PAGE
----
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Project Valk-Detta Progress

While it’s been nearly a year since I’ve documented any progress on my old, second-hand Forge World Valkyrie, I have occasionally tooled around with it here and there.

Since the last update, I’ve attached the cockpit assembly to the fuselage. Now it’s still not perfectly straight, but it’s now barely perceptible.

 

valky

As purchased. A *bit* off…

image

Much better.

However, there has been a crap load of filling and sanding and filling and sanding and… Well, you get the point. The transition between the fuselage and the cockpit on the bottom has been a huge pain, but it’s getting there. Right now I have the top…hump? epoxied to a sheet of plastic to make sure it’s flat and give it a bit of a height boost, as I think the cockpit module sits a bit higher than it did before—here’s hoping that doesn’t mess everything else up. I also need to figure out if the engines go on before the tail boom, or if it’s the other way around.

Here’s some more pics of the old girl, which I’m thinking I’ll name Phoenix.

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October in the Union!

SCU OCT

Sprue Cutter’s Union October Topic:
We all get lazy at times but let’s face it, there are areas of this hobby that modelers cannot get skimpy. Whether it’s a part of the assembly process, a finishing technique, or a particular tool, what do you think are the essential aspects you cannot afford to cut corners on during a build? What are your imperatives?

I’m going to tackle this one a bit differently. For me, the one thing that is imperative on a build is: finishing the damn model!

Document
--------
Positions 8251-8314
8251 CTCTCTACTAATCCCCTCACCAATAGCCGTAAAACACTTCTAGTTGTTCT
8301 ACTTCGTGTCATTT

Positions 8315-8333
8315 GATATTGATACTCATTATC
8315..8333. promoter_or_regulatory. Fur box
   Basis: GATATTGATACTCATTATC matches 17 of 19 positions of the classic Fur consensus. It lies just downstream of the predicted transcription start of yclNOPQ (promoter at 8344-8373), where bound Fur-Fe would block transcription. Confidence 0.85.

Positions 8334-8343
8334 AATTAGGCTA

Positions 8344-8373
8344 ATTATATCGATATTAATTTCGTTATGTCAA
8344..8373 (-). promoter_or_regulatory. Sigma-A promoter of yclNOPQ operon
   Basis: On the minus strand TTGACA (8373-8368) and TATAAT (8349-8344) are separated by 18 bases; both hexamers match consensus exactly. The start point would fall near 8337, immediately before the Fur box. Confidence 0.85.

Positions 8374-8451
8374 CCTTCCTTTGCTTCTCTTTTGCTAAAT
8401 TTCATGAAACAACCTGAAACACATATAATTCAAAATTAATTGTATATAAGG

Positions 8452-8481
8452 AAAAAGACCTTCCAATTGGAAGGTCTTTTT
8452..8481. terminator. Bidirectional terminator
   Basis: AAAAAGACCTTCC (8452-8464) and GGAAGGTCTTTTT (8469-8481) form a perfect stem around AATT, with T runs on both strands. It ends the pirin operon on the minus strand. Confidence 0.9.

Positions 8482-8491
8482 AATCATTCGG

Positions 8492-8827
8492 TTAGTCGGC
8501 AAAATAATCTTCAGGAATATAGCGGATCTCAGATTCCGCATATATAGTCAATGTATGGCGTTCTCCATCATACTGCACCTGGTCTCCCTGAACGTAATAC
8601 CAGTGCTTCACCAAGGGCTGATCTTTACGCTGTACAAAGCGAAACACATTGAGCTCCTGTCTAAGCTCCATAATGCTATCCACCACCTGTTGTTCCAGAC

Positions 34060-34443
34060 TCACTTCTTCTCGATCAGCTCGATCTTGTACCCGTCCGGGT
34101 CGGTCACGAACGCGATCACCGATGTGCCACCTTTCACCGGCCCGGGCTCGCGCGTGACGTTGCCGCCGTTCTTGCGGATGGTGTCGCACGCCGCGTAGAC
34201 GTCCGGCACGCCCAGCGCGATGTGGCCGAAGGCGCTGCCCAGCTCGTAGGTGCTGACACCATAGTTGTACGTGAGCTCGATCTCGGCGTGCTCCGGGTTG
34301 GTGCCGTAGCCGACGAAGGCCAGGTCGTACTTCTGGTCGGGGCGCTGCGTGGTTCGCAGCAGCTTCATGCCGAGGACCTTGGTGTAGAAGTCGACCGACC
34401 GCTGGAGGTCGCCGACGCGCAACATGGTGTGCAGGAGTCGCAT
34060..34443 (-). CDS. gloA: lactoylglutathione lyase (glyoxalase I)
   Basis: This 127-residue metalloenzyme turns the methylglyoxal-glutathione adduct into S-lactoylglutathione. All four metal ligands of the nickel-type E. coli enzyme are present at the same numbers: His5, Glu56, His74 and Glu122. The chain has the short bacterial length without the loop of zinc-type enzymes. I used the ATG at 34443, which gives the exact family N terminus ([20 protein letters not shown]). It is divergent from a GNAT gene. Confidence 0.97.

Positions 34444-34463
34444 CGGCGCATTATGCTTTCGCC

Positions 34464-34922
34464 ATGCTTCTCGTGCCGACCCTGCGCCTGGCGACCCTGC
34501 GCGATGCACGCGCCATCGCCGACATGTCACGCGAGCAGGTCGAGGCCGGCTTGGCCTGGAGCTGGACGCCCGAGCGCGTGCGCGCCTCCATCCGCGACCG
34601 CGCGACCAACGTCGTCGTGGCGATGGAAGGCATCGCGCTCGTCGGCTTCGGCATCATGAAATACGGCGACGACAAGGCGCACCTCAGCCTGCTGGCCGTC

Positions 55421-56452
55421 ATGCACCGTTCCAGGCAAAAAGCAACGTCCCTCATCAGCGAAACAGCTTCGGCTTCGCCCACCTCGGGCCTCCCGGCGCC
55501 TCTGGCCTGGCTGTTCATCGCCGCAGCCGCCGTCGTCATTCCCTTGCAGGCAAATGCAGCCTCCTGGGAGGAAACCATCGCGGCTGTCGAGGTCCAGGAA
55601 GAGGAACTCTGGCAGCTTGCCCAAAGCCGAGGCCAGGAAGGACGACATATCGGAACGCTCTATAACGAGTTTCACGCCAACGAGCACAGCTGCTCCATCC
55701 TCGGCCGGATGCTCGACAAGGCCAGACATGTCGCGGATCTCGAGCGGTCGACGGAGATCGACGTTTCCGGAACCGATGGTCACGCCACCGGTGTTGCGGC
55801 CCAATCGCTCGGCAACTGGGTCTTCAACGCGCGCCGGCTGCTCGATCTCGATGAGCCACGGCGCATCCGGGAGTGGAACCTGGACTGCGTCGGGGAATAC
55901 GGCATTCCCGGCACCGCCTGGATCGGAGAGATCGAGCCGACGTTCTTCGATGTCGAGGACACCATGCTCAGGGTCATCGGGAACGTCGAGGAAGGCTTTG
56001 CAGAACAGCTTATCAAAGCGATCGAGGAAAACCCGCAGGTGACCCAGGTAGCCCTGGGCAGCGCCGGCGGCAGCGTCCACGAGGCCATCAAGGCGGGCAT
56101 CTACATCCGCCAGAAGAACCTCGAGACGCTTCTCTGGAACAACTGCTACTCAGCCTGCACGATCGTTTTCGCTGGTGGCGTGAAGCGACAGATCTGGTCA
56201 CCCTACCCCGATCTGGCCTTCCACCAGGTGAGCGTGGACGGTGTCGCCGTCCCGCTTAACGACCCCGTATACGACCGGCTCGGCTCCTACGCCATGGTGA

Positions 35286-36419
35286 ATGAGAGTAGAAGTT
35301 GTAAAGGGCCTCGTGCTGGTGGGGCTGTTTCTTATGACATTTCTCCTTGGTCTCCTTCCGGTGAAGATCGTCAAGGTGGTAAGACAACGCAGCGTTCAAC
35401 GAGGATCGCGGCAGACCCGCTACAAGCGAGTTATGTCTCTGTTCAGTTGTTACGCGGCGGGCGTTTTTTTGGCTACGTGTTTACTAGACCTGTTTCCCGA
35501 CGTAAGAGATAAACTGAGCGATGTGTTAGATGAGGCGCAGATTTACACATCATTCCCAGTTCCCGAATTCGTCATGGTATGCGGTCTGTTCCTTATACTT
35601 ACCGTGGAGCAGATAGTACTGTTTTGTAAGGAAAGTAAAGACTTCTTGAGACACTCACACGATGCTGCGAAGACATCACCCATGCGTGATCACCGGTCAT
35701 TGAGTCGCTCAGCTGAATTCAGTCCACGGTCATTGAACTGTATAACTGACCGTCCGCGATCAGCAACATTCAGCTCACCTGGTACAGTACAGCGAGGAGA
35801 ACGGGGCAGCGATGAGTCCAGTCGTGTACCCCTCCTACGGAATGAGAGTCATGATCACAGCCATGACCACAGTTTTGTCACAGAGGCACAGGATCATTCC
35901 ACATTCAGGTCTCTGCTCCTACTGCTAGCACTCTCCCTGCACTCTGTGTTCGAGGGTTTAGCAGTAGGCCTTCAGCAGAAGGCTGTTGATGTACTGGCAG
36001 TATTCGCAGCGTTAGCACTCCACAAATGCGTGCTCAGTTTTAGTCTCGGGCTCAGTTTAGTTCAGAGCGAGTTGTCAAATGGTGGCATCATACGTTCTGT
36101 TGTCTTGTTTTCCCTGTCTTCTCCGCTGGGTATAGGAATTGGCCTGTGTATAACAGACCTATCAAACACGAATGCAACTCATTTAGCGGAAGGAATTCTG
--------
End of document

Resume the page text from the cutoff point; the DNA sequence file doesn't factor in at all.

I have a problem. I used to think it was pretty rare, but after being involved in various Facebook modeling and gaming groups, I realized that I am not alone. I find it very difficult to finish builds. I’ll get close, but never quite get there.
I have finished one model in 3 years. ONE. And I hate it. Every time I look at it, I see all of my mistakes magnified a hundred times. I have no issue filling and sanding or painting, or gluing fiddly bits (though I dislike photoetch) I just find it difficult to get over the finish line.
I have an ACE 1/72 GAZ-67 Jeep kit that was a total pain in my ass. Microscopic photoetch, parts that fit like crap—you know, typical ACE fair—but I got through almost all of that. I literally just have to put on the wheels and paint (I love painting!) it and it’s done. But mistakes were made, and as long as I don’t ever finish it, I don’t have to accept criticism about it, explain it or even look at it.
My wargaming stuff is a bit better, probably because I have to use it, and there isn’t (for BattleTech and 40K, anyways) a historic aspect that can be used to judge the thing. But even those are rarely ever ‘done’. Basing, final weathering, unpainted tracks or other small items continue to hold the models back from completion. Why? I’ve a few ideas but no need to lay my various psychosis out to the world.
I can get through all the usual tedious fair, and indeed, I often find the most annoying or most repetitive tasks oddly therapeutic, but the (usually) simple task of finishing everything up, continues to elude me and leaves a pile of very expensive pewter and plastic in the corner of my hobby room.
So, my imperative is going to buckle down and finish these piles of plastic and pewter, and if I really hate them, give them away to someone who won’t feel a constant pang of regret or self-criticism every time they see a missed mold line, or mis-applied paint.
SCU OCT

Some (almost) Finished Work.

I really kind of suck at finishing stuff. I get like 90% there and… I peter out. Anyways, it’s helpful (I think) to post some (nearly) finished stuff to remember that I don’t (completely) suck.

A modified BattleTech Battlemaster that I made for a fellow moderator at the BattleTech Forums. The ‘Ban-hammer” was made from a set of Mantic Dwarves that I received from Adepticon a few years ago.

A better view of the Banhammer.

The first mini I painted after I got back into BattleTech in 2010.

Not horrible. but not great either.

A mostly completed Imperial Guard Sentinel. Bought this last year at Adepticon. It…had some issues which I’ve tried to camouflage with battle damage. This was my first time using chipping medium.

bill

This is Bill, my prototype guardsman.

I have some more stuff, but I need better photos, so that’s enough for now.